Barrel bombs dropped from regime helicopters killed at least 71 civilians in Syria’s Aleppo province Saturday, after forces loyal to President Bashar al-Assad retreated from the neighbouring northwestern region of Idlib.
The Syrian Observatory for Human Rights said “at least 71 civilians were killed, and dozens were wounded, when regime helicopters dropped barrel bombs on the city of Al-Bab and in Al-Shaar in east Aleppo city”.
Rami Abdel Rahman, the director of the Britain-based monitoring group, said 12 people were killed in rebel-held Al-Shaar, including eight members of a single family.
The bodies of those slain were laid out on the streets of the neighbourhood, with the limp blood-covered hand of one of them protruding from under a blanket, said an AFP correspondent at the scene.
Bulldozers were used to clear away the rubble by civil defence volunteers.
One of them, Shahud Hussein, said the blasts were so powerful that buildings in the neighbourhood were “likely to collapse”.
The other 59 civilians, all male, were killed at a market in Al-Bab, Abdel Rahman told AFP.
Al-Bab lies about 40 kilometres (25 miles) northeast of Aleppo city and is controlled by the extremist Islamic State group.
“People often gather on Saturday mornings at the Al-Hail market in Al-Bab, which is why the number of dead was so high,” said Abdel Rahman.
Those killed were all male because women have much less freedom of movement in IS-controlled areas, he added.
Barrel bombs are crude weapons made of oil drums, gas cylinders or water tanks packed with explosives and scrap metal usually dropped from helicopters.
These weapons, which rights groups have criticised as indiscriminate, have struck schools, hospitals, and markets.
But Saturday’s death toll was particularly high.
“This is one of the biggest massacres that regime planes have committed since the beginning of 2015,” said the Syrian Revolution General Commission activist group.
The Observatory said regime forces also dropped barrel bombs Friday in Idlib province, now under the de facto control of rebels after the Army of Conquest alliance captured the city of Ariha and surrounding villages.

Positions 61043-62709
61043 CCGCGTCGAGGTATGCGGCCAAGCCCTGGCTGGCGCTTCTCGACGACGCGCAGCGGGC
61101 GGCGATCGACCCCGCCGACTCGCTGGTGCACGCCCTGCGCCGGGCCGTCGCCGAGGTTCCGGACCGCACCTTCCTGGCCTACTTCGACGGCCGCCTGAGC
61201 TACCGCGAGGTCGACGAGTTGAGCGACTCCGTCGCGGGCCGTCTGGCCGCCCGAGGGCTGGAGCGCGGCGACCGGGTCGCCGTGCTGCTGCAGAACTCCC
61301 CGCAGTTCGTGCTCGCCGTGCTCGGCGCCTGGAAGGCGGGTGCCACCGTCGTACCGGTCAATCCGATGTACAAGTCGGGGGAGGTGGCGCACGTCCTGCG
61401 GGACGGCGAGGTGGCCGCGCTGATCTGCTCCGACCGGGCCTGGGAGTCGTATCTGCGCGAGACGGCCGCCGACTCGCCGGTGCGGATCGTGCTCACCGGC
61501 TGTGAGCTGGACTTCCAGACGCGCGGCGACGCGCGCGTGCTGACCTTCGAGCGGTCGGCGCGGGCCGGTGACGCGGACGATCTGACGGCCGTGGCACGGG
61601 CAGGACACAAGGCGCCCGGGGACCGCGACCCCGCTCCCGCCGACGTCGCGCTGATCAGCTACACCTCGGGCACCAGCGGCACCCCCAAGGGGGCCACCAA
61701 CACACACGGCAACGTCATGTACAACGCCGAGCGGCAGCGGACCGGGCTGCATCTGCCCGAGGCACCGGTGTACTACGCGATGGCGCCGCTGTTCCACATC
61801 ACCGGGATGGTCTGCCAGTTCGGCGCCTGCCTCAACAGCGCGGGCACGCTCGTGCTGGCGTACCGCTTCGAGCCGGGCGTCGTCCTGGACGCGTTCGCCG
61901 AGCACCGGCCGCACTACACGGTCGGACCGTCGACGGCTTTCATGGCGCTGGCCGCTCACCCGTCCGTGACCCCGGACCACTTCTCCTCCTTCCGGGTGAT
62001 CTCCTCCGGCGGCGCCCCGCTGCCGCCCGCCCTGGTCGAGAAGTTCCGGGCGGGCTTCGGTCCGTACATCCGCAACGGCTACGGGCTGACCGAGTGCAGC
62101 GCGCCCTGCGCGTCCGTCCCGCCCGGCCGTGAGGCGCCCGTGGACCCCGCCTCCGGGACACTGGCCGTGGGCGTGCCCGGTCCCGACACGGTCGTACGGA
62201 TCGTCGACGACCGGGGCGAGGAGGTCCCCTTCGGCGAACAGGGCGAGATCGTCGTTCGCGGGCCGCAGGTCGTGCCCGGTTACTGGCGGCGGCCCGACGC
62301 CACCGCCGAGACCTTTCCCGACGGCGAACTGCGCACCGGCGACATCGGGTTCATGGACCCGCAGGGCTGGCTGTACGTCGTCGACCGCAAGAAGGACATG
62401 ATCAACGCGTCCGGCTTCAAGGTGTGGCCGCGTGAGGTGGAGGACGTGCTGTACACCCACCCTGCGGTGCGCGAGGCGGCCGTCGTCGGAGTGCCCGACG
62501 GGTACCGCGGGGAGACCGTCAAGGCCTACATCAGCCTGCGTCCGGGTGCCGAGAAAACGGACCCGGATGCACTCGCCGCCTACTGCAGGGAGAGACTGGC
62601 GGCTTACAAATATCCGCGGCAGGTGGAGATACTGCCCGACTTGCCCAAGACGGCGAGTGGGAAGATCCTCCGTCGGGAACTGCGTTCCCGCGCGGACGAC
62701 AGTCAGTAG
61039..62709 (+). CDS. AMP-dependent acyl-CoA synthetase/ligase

The brutal tactic of carrying out air attacks on built-up areas after battleground losses has become common for Syria’s regime, and it has ceded swathes of territory lately.
Syrians stand amidst the destruction in the eastern Shaar neighbourhood of the northern Syrian city of Aleppo on May 30, 2015. PHOTO: AFP
Following defeats in Idlib’s provincial capital and at a massive military base nearby, government forces also lost the ancient city of Palmyra to IS on May 21.
Abdel Rahman said the rebels’ “lightning offensive” in Ariha saw a swift withdrawal of Syria’s army and its allies from the Lebanese Shia Hezbollah movement.
“We can’t even say there were real clashes with the government in Ariha,” he said.
In Idlib, the government still controls the Abu Duhur military airport and a sprinkling of villages and army posts.
“For the regime, the vital territory to be protected is Damascus, Homs, Hama and the coast. Idlib is no longer (vital), which explains the rapid retreat from Ariha,” a security source told AFP.
The Syrian conflict erupted in 2011 with a popular uprising that descended into a complex civil war that has killed at least 220,000 people.
Syria’s neighbours have been affected by the rising instability and refugee influx.
In Iraq, government authorities are blocking thousands of families from escaping clashes between IS and anti-jihadist forces in the country’s west, Human Rights Watch said Saturday.
“Since April 2015, the government has imposed restrictions on entry into Baghdad and Babylon provinces affecting just under 200,000 people fleeing fighting” in Ramadi, the group said in a statement.
It said the restrictions effectively discriminated against Sunni Arabs, which make up a majority of Ramadi’s Anbar province.
“Prime Minister Abadi should immediately order these restrictions lifted so that all Iraqis can seek refuge in Baghdad, regardless of origin or religious affiliation,” said HRW deputy Middle East director Joe Stork.
And in Turkey, Prime Minister Ahmet Davutoglu described as an election ploy the release of images allegedly showing Turkish intelligence trucks delivering weapons into Syria last year.
“I said at the time it was made up of logistical aid directed for the Turkmen community in desperate need of help,” Davutoglu told AFP.
“The release of (the video footage) right now is an effort aimed at affecting the elections,” he added.
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